This stunt was repeated during every soliloquy over the course of two and a half hours. Instead of focusing on the words and the way they were interpreted, I ended up focusing on these strange people in the background, wondering why they were there, why they were emphasizing seemingly random words, and what their presence was supposed to tell us about the minds of Macbeth and his wife. Every time these bizarre impositions appear, they dilute the power of Shakespeare’s beautiful words.

(Incidentally, when I checked my program at intermission to see who was playing these roles, I found these newly-added characters weren’t even listed on the cast list page. I paged ahead five pages to read the actors’ bios, where I eventually found that Chris Monaco plays Lennox, Porter, and “Lady Macbeth’s Shadow,” while Jess Otterbine plays Ross and “Macbeth’s Shadow.”)

Another unusual element of Christy’s production is that Macbeth is portrayed as a passive player in his partner’s plot to usurp the Scottish throne. While perhaps not the most common reading of Macbeth, this is certainly a valid interpretation. But as played by Kyle Fennie, Macbeth doesn’t seem power-hungry or ruthless at all; instead he comes across as a boisterous, jovial guy who loves hugging his pals and hanging around with his buddy Banquo (that is, at least until he has Banquo killed). He hardly seems the kind of man who would murder the King of Scotland, even with his wife urging him on. He also rushes through most of his soliloquies, not giving them enough depth.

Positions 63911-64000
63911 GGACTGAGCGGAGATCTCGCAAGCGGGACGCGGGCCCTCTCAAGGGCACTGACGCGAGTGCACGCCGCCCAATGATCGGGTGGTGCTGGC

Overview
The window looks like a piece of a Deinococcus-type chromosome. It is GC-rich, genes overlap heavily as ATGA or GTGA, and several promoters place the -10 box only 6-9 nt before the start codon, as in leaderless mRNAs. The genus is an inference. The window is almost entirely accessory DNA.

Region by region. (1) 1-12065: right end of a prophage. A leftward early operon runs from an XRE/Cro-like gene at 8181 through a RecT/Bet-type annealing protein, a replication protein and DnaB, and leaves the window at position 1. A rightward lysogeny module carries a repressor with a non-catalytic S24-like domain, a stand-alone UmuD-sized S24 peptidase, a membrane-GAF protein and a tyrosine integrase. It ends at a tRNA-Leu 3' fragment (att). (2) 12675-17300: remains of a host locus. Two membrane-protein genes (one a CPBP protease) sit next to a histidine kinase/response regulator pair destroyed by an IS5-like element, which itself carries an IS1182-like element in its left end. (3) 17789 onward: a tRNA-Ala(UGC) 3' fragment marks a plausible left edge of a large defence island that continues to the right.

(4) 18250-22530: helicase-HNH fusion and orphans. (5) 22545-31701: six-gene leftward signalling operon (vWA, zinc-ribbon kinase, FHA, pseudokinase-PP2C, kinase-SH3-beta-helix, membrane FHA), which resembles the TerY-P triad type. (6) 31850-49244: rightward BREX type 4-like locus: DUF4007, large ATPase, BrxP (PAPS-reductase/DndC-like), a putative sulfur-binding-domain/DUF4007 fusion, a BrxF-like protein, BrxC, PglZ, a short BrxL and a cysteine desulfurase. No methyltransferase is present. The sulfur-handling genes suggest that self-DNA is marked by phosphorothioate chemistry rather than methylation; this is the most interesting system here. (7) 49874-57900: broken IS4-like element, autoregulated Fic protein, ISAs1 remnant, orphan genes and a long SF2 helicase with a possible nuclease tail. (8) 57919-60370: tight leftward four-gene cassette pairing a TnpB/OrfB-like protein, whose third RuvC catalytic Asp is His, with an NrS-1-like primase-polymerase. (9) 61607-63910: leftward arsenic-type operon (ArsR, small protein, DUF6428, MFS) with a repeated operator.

As Lady Macbeth, Meg Trelease tends to indicate emotions through manic expressions, obvious gestures and over-enunciated dialogue. When she says “Come to my woman’s breasts,” she paws her own breasts. When she says, We shall make our griefs and clamour roar/Upon his death,” she screams the word “roar” (presumably so that we all know what a roar sounds like). However, she does do a good job late in the play during the mad scene (“Out, damned spot!”), where her agitations seem appropriate to the character.